Creating works of art is a mysterious process. In that process no less mysterious paradoxical objects, hardly reducible to mathematical formulas, are produced. In principle, every work of art is inexhaustible, since it represents a “cosmos” of feelings and thoughts in their unity. But, it is possible and important to study it’s separate formalized parts. Namely a rational study allows us to try to reveal and reach down the over-rational depths of the works of art.
As artist, I am interested in emerging and developing forms. The subjective factor is reduced to minimum. In this case, the artistic form is reduced to a meaning - a visual image of the invisible. That condensation of the meaning results in the dematerialization of the form - it becomes an act of conscience.
As a result emerges a plastic system, following Malevich's system and existing as parallel with it. The interaction of such two systems produces an energy field - the space for a new work of art.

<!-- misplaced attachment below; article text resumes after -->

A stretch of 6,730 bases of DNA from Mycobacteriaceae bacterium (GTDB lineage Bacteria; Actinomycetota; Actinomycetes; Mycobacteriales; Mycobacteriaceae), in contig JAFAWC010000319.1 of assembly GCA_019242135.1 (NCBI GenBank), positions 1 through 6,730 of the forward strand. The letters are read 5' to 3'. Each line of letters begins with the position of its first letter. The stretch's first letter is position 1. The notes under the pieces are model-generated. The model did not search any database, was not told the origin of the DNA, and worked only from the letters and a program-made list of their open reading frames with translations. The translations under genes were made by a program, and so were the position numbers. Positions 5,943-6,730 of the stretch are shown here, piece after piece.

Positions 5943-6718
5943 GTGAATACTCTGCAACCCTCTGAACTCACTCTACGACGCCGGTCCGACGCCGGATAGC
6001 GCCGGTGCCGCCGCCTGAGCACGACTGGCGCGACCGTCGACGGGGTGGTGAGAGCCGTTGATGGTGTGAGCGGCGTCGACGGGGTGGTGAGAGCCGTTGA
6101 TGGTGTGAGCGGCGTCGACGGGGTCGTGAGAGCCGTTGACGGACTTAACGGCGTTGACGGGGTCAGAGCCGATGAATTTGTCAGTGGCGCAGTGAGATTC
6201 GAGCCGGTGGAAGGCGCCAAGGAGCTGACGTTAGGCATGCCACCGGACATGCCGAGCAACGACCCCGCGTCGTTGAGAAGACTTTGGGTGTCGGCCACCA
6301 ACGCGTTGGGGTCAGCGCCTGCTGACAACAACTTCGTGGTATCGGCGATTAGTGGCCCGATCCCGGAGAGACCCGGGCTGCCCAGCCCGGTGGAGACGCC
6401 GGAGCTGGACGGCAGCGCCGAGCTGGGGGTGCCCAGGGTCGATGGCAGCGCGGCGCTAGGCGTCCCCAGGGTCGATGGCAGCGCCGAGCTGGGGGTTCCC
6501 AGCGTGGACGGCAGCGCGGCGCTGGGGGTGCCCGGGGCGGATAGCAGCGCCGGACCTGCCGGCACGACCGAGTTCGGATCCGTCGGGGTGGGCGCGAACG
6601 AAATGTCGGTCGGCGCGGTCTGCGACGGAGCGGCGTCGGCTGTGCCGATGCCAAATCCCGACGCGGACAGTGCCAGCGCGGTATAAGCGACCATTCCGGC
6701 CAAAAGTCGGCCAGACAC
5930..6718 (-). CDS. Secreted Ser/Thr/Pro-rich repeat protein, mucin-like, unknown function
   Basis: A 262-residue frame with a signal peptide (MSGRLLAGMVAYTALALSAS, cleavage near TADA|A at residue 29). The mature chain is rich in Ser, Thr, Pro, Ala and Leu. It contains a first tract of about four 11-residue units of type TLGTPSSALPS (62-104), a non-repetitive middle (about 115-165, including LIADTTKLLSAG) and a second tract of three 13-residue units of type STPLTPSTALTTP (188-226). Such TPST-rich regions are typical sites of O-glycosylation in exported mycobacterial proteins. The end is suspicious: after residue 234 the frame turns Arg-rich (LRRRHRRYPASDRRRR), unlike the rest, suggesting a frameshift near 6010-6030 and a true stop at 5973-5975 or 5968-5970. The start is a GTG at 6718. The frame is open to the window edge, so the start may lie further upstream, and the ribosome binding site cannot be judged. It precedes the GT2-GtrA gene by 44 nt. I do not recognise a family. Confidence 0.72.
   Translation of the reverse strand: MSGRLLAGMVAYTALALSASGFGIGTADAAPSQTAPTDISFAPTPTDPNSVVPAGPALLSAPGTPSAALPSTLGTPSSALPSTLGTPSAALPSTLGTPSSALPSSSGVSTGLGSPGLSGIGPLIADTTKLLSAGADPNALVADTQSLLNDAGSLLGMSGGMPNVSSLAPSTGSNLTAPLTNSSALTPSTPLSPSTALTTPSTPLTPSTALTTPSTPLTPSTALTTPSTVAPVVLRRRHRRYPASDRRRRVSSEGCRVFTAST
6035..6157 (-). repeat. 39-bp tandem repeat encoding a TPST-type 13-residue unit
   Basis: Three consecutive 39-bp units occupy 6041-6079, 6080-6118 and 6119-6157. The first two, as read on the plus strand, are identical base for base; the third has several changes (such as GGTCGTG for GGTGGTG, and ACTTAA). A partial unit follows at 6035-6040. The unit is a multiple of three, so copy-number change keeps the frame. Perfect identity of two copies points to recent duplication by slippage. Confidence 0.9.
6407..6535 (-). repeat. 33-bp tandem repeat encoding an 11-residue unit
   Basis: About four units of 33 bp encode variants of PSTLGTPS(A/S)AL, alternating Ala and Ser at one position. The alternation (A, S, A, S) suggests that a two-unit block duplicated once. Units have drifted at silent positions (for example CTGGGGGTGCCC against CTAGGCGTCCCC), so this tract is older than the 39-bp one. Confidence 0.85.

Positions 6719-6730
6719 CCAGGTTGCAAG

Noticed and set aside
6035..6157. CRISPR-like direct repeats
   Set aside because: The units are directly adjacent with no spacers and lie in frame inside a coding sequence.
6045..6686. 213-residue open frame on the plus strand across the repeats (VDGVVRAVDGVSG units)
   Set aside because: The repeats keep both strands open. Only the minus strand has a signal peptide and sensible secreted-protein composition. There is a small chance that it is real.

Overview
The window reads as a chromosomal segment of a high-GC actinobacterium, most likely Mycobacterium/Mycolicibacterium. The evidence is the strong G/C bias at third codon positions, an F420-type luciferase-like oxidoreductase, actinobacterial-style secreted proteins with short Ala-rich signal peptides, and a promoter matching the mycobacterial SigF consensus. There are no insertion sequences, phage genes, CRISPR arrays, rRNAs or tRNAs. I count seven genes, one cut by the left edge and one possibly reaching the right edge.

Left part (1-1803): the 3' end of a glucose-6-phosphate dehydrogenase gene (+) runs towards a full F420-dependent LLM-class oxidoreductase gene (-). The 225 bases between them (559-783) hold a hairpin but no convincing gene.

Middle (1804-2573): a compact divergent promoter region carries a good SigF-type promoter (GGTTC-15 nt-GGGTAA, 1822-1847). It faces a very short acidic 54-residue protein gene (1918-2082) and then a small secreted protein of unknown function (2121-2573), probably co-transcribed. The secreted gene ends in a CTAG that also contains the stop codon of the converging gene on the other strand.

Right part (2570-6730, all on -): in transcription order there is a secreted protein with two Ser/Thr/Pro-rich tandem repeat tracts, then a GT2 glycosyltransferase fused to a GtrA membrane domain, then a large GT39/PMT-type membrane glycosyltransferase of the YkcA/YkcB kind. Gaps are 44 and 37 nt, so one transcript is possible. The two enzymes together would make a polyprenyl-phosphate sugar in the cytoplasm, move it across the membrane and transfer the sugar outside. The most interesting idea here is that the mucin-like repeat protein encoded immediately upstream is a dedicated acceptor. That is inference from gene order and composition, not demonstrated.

The (animated) installation represents the process of active, creative perception of a work of art - the suprematic drawing by Malevich (see above) made about 1920. It illustrates the transition from Malevich’s two-dimensional drawing to our three-dimensional space (i.e. the way from the "flat space of Malevich" to our real space). For the original plane structure, this is a new mode of existence. In a physical sense, for an object depicted on a surface there is only one point from which the composition can be observed. Now the number of such view points increases to infinity, but among them there is only one from which a view of the three-dimensional object coincides with that one shown by two-dimensional picture.
A. Pankin."A Sweep of the Structure by Malevich." paper, pencil, 60x80 cm.
A. Pankin. "Proportional system." A. Pankin. "Three projections of the structure" 1997, paper, pencil, 60×80 cm.
1997, paper, pencil, 80×60 cm.
A. Pankin. "3-D object,
after Malevich" (animation by D. Weise)
A. Pankin. An object as an element of the installation fixing the
"beeng" of a "Structure by Malevich" in three-dimensional space.
K. Malevich “Black & Red Square”, 1915.
A. Pankin Object "A Movement of Red Square ", 1998
Canvas, oil, 71.1 x 44.4 cm. Canvas, plastic, oil, 83 x 51 x 12 cm.